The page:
A couple of days ago, I posted an article titled “John Noble: The Best Television Actor You’ve Never Heard Of.” The article looked at the unrecognized talents of John Noble, Walter Bishop of Fringe. Upon reading the post again, I became inspired to continue to inform readers of the great television performances they may be missing. The posts will be tagged as spotlight posts and will eventually extent to television creators, movie actors and movie directors. Today, however, I’m going to take a look at another television phenomenon: Bryan Cranston.
Malcolm in the Middle will always have a special place in my heart because it was the first television show that I watched the premiere of weekly. I know how nerdy that sounds but I love television and Malcolm in the Middle taught me that I could watch a brand new episode of my favorite shows every week. A snowball effect is the only way to describe the result of the realization. What I didn’t realize at the time was that I was watching a performance by a television great.
In all fairness, at the time, most people didn’t think of Bryan Cranston as a multi-faceted television actor. He did get some recognition in the form of three Emmy nominations for Outstanding Supporting Actor in a Comedy Series. The nominations were given for his portrayal of Hal, the spastic, comedic father in a constantly down on their luck family. Cranston played the part brilliantly, barreling through scenes like a whirlwind of comedic insanity. Cranston played the role so well that people began to see only Hal when they saw Cranston. Cranston became pigeonholed.
Just because he was pigeonholed does NOT mean Cranston is or was a bad actor. The only thing the term denotes is that the world thought he could only play Hal or another similar, crazy, spastic father. Escaping from a pigeonhole accusation is a very difficult thing for an actor to do, especially since viewers expect the actor to fill one, very specific role. Brian Cranston didn’t just escape his pigeonhole accusation; he completely destroyed it and proved, as Walter White, that he can play any character he wants.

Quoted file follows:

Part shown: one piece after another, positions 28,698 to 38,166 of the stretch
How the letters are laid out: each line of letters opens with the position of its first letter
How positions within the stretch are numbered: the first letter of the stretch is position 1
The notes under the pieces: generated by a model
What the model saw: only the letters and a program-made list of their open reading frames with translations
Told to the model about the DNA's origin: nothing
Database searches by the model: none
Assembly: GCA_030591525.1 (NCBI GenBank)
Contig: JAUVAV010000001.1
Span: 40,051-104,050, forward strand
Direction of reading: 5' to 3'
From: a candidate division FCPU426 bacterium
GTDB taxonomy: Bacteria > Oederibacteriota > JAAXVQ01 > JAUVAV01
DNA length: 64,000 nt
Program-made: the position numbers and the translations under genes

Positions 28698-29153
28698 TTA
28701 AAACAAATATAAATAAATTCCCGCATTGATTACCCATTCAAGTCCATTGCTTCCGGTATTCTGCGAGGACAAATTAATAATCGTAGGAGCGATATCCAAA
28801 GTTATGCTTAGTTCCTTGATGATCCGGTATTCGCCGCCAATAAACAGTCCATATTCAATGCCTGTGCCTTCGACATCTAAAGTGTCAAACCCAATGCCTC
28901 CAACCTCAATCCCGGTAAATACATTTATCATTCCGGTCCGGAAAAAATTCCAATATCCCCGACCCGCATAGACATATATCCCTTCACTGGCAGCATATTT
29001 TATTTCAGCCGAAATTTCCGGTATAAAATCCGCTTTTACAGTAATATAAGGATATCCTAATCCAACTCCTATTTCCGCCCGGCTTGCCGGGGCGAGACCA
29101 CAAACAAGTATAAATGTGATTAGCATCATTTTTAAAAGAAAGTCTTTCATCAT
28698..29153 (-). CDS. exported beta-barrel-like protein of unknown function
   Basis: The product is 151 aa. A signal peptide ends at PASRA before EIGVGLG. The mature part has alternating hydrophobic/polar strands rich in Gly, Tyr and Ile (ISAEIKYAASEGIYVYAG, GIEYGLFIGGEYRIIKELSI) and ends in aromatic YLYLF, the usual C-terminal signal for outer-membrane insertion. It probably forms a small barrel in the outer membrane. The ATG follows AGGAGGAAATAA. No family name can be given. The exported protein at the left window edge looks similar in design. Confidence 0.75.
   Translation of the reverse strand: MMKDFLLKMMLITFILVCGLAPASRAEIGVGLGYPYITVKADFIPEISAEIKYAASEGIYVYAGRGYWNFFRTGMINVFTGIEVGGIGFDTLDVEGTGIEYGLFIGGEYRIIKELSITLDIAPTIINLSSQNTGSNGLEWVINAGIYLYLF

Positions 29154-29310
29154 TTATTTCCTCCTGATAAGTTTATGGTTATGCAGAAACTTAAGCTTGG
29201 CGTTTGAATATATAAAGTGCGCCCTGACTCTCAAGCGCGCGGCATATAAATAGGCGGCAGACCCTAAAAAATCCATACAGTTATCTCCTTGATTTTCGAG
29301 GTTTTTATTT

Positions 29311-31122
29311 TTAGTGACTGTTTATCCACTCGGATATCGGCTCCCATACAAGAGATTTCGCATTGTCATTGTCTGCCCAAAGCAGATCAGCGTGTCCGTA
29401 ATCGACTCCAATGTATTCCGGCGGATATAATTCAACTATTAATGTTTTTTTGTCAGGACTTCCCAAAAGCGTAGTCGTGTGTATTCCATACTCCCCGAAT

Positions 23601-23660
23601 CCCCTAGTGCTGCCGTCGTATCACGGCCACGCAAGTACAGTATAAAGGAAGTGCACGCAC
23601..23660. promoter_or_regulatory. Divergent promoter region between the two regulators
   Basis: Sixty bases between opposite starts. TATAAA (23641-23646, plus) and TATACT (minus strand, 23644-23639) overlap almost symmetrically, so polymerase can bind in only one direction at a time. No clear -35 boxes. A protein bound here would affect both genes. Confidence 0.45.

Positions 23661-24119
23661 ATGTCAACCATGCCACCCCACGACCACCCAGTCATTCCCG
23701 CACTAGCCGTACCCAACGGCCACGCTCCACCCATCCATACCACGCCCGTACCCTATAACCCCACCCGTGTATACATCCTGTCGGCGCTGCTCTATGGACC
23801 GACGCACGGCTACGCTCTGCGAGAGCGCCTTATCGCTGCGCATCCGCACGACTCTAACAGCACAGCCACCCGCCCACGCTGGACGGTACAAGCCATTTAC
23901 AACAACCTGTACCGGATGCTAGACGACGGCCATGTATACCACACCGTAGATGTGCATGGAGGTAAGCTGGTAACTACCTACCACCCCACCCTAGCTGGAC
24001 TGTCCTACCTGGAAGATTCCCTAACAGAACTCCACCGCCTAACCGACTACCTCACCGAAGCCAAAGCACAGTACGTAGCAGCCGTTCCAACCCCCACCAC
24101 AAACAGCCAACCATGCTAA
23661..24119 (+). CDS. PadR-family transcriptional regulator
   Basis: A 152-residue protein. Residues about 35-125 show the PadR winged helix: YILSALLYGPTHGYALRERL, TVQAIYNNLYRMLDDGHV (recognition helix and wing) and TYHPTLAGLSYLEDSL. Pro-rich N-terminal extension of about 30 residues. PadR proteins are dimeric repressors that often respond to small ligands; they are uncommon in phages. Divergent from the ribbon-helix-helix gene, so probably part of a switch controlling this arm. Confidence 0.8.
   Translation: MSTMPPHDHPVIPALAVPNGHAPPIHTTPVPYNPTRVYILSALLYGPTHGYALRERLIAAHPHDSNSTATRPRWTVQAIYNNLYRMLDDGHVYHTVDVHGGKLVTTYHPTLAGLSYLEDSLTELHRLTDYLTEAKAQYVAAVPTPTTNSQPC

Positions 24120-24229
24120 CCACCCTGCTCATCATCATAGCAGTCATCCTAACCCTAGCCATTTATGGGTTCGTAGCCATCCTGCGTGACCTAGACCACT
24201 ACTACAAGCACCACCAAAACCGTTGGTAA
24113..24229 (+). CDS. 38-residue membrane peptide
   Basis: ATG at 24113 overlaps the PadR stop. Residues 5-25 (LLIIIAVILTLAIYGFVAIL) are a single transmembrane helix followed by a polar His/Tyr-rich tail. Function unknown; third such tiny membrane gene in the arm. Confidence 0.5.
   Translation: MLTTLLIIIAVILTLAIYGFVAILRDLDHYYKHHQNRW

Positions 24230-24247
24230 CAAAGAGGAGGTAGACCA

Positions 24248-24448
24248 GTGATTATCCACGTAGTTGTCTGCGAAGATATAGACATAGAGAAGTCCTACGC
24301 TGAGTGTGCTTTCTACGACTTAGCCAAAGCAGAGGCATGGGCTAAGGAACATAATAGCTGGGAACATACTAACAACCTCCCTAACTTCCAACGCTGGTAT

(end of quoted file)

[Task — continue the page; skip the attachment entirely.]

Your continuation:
It was an odd choice when AMC cast Cranston as the dying chemist turned meth cooker on their hit show Breaking Bad. How could the world possibly believe that Hal was cooking and selling crystal meth? From the moment Cranston appeared on the show, he proved his acting genius. Walt is the polar opposite of Hal, a timid man that is obsessed with providing for his family. When he is diagnosed with terminal lung cancer, Walt turns to the thing he knows best to leave as much money for his family as possible: science. Using his chemistry knowledge, Walt manufactures the purest form of meth on the market and jumps into the deep end of the drug world.
Not only is it amazing that Cranston can play the opposite of Hal but Cranston brilliantly portrays Walt as an ever changing character. Full of fear, turmoil, pain and guilt, Walt adapts and grows during every episode. The depth of raw emotion Cranston is able to bring to the character is simply astonishing. Walt desperately attempts to acclimate to the dark world of drugs all while trying to keep the positive aspects of his life clean and untouched. Somehow, Cranston makes it seem easy to bring the complex character to life.
Cranston has proven himself a master actor, easily feeling at home in comedy or drama. An actor who I first assumed to be a one trick pony, Cranston has taken the character of Walt White to amazing heights. From 2008-2010, Cranston earned three consecutive, well deserved Emmy’s for his portrayal of Walt in Breaking Bad. Cranston is one of the most talented actors on television right now and needs to continue to be recognized as such.